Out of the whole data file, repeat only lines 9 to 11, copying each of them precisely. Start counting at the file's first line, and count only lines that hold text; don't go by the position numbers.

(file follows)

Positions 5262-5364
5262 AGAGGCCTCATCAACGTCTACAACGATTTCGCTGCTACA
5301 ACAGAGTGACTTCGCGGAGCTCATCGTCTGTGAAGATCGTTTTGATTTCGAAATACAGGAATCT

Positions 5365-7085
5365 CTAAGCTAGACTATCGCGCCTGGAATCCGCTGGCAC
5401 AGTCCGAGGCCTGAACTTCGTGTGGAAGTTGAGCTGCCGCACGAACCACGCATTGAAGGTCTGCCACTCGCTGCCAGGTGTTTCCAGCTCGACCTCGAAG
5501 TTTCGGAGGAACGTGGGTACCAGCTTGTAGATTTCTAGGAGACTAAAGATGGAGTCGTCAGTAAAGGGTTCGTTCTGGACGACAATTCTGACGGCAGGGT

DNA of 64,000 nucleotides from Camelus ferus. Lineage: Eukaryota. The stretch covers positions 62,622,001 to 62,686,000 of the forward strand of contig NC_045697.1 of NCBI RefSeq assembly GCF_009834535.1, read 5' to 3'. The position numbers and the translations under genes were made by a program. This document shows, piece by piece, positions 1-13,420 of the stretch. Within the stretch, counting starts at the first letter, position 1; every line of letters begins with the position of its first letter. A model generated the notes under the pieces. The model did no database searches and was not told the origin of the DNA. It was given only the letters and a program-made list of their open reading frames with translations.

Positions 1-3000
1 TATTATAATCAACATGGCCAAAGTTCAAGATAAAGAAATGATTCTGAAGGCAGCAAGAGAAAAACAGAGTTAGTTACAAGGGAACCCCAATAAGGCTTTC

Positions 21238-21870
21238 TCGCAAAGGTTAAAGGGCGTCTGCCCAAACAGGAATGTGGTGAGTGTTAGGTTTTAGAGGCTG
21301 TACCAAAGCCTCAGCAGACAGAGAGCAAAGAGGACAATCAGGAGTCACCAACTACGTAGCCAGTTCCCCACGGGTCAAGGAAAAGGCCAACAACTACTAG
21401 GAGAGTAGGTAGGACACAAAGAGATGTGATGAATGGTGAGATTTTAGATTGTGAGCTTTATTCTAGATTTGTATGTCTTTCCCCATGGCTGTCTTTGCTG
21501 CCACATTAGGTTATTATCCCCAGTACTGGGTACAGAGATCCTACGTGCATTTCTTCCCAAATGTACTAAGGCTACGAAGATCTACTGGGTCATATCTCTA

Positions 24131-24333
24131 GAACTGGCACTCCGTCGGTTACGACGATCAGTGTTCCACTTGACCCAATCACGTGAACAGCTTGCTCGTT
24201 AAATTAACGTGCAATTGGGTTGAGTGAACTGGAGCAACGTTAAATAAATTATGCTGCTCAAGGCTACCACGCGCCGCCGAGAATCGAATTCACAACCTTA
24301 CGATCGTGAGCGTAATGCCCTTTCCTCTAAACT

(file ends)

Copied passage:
Positions 1-3000
1 TATTATAATCAACATGGCCAAAGTTCAAGATAAAGAAATGATTCTGAAGGCAGCAAGAGAAAAACAGAGTTAGTTACAAGGGAACCCCAATAAGGCTTTC

Positions 21238-21870